Making Contact With The Right Employee Can Be Eye-Opening!

, , , | Working | May 1, 2020

My boyfriend and I have just booked plane tickets for a well-deserved vacation. I’m near-sighted and have been using contacts for a little over a year, after fifteen years of wearing glasses, so I’m afraid that some issue can come up with my contacts while abroad.

I get the contacts delivered by mail and when I sign up for this service I am told that I can get a free pair once a year, when I go on vacation. Because my address has recently changed, I call the service hotline to notify them of that, and since I’m already on the phone with them, I decide to ask about the vacation contacts.

Me: “So, I don’t exactly remember how this was supposed to work, but when I signed up, I was told I can request a free pair before going on vacation, should I happen to lose the contacts.” 

Customer Service: “Wait, who told you this?”

Me: “Um, it was the lady who told me of this service and signed me up for it… in my local [Store]’s location.”

Customer Service: “I’m sorry, she must have gotten something wrong. This is something we used to offer, but it’s not been active for the last couple of years. This lady told you this last year?”

Me: “Yes, in March. She tested my eyes and took the measurements for the contacts, and then signed me up when I decided to get them so that I could get a new pair every month.”

Customer Service: “Okay, she definitely was giving you the wrong information, I guess she really forgot this was no longer an offer we make. But I’ll be sending you a complimentary pair, anyway, because you were informed wrong.”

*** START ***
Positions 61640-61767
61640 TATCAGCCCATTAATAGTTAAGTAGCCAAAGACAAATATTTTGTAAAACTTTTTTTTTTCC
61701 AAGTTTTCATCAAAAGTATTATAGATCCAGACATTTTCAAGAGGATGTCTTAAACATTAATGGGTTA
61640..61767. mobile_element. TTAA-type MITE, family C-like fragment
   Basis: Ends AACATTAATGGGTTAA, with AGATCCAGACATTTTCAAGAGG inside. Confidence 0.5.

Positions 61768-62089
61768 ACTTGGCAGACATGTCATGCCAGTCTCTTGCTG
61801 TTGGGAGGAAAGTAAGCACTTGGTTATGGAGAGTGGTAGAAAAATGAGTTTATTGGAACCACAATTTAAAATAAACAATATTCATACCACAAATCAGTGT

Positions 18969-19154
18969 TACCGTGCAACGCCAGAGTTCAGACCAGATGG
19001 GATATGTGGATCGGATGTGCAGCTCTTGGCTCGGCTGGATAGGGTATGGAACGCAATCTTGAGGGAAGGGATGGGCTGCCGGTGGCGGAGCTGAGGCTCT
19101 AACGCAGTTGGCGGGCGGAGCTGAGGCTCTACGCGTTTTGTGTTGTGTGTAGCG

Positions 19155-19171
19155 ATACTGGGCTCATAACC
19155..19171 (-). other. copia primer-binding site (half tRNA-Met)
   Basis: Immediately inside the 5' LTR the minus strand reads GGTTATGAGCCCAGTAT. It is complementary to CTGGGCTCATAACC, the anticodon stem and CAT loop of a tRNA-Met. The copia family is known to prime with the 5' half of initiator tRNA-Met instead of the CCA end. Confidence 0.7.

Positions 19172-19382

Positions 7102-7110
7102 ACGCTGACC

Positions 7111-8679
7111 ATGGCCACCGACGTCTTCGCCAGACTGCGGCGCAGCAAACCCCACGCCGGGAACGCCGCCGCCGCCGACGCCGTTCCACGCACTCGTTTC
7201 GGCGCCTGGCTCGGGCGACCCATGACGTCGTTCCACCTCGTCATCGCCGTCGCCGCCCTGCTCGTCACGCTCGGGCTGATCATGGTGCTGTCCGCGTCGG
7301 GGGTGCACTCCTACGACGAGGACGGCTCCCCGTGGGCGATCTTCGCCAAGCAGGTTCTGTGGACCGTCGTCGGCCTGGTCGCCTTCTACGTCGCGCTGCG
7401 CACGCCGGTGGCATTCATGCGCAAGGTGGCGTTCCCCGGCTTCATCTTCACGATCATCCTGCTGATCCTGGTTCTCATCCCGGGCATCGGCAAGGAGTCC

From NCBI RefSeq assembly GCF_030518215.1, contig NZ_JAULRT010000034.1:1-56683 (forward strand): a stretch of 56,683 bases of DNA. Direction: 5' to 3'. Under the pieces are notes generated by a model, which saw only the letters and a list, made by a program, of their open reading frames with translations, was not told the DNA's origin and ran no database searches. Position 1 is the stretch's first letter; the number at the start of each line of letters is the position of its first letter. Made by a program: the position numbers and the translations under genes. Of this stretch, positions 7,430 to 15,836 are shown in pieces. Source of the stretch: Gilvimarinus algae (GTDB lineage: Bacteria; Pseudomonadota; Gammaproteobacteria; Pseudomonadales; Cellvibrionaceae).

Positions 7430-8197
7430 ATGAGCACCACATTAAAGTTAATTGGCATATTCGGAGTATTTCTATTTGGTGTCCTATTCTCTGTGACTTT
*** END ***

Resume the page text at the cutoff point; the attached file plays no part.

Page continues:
I’m now totally scared that I’m THAT customer that always demands free things.

Me: “Oh, you don’t have to. It’s all right; I can just order an additional pair and then cancel the following month’s order. I really didn’t want to leech off—”

Customer Service: “Don’t worry about it; you were given the wrong information, so this is something small I can do for you to compensate you for it. Now, should I have them sent to your new address?”

Me: “Yes, please. And this is so nice of you! Thank you very much!”

I’m logging in to the portal right now to see if I can rate this call and give some positive feedback for this representative. It’s a small thing, really, and something I wasn’t expecting, or demanding, so it took me completely by surprise.

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One Wrong Click Leads To A Chain Reaction Of Support

, , , , | Working | April 30, 2020

Checking in twenty-four hours before my flight on the app on my phone, I accidentally clicked “YES” instead of “NO” when asked if I had dangerous goods. My sign-in was stopped immediately and I was left with no recourse but to cancel my check-in and lose my paid-for, pre-chosen seat. I’m laid back about most things, but there’s no way I can sit on a flight if I’m not by a window that’s opposite the sun. I feel really trapped if I can’t look out regularly.